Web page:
1. IF this report is true, then it affects iPhone owners. The flaw may be an issue with Windows or an issue with iTunes on Windows, but if someone can bypass activation lock using iTunes on Windows, then all iPhone owners have just had the risk level raised as potential criminals now see all iPhones as valuable regardless of whether or not they’ve been locked since any Windows PC with iTunes can bypass the activation lock.

      Of course, this sounds like a temporary issue, that I hope gets resolved quickly. In the meantime, this is really disturbing:

    2. It makes me wonder if iTunes uses the OS network security layers. This makes sense since the issue does not exist on the Mac as the Mac OS itself is not vulnerable to this attack but unpatched Windows machines are.

      If the attackers are running an unpatched Windows OS that is vulnerable to this SSL attack as the interceding machine then there is little that Apple can do about it. Apple could issue an update to iTunes for Windows that forces users to unlock or authenticate an iPhone on a patched version of Windows, but Apple forcing users to update Windows itself is definitely going to cause backlash against Apple — even if it is really a Windows issue. And adept users can usually spoof the Windows version iteration to get by that constraint.

      Apple could try a double blind technique of issuing a false request to a specific Apple server and see what the response is, if it is not as expected from the Apple server (the unpatched Windows machine echoing back a non spoofed certificate) then iTunes can say the Windows machine cannot perform certain functions. However, that will only work until they update the hack to spoof the new Apple servers.

      The only way for Apple to really solve this issue is to re-write the network interface part of iTunes. Forget using any of the Windows APIs for this, write everything as direct. This will work until Windows changes something so it does not allow direct connections then the system breaks down and Apple gets blamed. Writing things to do direct interfaces (memory, video, network, etc.) is always hazardous as the OS allows a layer of abstraction, and if the OS changes or the underlying system changes then the OS takes care of that change. When your app goes direct then if the underlying system changes or the OS changes everything can break.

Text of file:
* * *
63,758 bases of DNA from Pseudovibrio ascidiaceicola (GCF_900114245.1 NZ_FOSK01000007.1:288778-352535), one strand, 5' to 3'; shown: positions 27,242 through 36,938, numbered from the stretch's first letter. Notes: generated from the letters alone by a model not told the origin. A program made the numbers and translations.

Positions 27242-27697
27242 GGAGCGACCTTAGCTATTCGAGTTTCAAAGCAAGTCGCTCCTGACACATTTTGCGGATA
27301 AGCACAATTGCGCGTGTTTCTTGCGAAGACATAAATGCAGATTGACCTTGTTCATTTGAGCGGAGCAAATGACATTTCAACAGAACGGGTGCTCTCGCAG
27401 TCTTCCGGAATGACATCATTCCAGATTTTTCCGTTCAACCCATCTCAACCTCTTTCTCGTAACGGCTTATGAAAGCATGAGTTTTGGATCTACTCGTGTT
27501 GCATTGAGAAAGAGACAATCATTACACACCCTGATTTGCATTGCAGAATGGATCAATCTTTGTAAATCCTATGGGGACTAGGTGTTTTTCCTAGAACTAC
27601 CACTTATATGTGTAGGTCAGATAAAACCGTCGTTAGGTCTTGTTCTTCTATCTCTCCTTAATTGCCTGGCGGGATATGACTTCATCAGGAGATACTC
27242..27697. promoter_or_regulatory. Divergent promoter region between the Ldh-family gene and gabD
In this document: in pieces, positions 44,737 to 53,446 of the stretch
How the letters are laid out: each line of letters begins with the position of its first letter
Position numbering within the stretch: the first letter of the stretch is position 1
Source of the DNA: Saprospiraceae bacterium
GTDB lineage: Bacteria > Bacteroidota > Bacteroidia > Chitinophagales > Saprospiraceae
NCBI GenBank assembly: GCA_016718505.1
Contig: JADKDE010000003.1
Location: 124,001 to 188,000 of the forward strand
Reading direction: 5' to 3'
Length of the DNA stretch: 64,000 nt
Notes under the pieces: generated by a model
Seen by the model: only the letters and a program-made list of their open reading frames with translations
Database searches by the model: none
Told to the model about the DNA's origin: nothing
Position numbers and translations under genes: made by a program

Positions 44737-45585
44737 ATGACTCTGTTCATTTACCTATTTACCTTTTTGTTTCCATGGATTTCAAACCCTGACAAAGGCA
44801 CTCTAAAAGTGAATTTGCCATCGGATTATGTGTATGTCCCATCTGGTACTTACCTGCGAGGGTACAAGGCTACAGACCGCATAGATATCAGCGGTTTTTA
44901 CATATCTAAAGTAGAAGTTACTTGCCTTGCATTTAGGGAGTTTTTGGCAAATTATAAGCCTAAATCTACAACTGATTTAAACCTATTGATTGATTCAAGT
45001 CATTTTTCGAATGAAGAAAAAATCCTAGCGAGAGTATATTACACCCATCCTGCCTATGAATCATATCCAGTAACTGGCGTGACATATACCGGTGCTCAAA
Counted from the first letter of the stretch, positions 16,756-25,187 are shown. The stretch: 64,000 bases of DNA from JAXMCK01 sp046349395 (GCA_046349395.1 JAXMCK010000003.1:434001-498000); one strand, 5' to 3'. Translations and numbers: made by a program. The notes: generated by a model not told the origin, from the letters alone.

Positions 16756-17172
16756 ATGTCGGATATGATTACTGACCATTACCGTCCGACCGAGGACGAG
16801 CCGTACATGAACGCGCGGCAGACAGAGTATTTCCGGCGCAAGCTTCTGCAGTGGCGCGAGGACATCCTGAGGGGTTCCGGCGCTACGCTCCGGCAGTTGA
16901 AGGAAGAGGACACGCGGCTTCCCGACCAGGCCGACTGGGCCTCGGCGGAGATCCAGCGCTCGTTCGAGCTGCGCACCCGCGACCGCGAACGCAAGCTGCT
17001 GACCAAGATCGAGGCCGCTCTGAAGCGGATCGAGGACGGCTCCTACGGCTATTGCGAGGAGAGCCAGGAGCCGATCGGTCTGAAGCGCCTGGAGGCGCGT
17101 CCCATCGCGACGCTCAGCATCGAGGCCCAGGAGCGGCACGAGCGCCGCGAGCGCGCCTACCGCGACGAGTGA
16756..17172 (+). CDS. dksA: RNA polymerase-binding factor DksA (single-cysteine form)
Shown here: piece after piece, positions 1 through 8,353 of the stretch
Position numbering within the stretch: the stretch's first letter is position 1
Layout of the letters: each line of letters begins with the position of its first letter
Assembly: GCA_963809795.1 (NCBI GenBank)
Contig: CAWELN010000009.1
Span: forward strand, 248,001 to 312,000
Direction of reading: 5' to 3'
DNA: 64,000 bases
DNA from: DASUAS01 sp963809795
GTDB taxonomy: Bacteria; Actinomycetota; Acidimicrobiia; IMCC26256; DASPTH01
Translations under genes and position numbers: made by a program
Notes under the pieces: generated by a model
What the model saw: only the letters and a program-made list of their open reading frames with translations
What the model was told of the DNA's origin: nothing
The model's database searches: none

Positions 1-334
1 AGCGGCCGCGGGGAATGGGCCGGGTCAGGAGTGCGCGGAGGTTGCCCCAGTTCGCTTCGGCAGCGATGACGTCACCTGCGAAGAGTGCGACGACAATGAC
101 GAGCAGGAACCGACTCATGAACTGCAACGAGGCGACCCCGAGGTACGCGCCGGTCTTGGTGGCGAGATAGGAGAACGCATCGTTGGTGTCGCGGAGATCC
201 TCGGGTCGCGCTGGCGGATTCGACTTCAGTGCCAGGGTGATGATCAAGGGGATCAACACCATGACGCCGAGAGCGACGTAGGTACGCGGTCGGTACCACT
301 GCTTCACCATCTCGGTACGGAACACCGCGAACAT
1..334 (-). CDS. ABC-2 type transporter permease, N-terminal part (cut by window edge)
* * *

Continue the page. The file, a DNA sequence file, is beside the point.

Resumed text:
1. Nothing transmitted digitally is private. Get used to it, if you have not already.

    The software design theories, network protocols, cultural and government institutions that got us here aren’t changing overnight or with a couple SSL patches. Maybe our children will enjoy a safe and secure Internet, but we aren’t going to see anything resembling that this decade.

    We are living in the Insecure Internet Age.

  2. This is really serious. Apple needs to act now.
    It was always a comforting thought I could make my iPhone useless to those maroccan streetrobbing scum bastards.
    Please, get the kill switch working again i don’t want those inbreeds utilizing my iCloud data….
    Stop making crime being profitable Apple…

  3. They didn’t want to discuss the vulnerability because most likely it doesn’t exist. A couple of attention seeking geeks are able to stir up a lot of fear. All they have to do is make a security vulnerability claim, and mention the NSA and they know the clicks will come.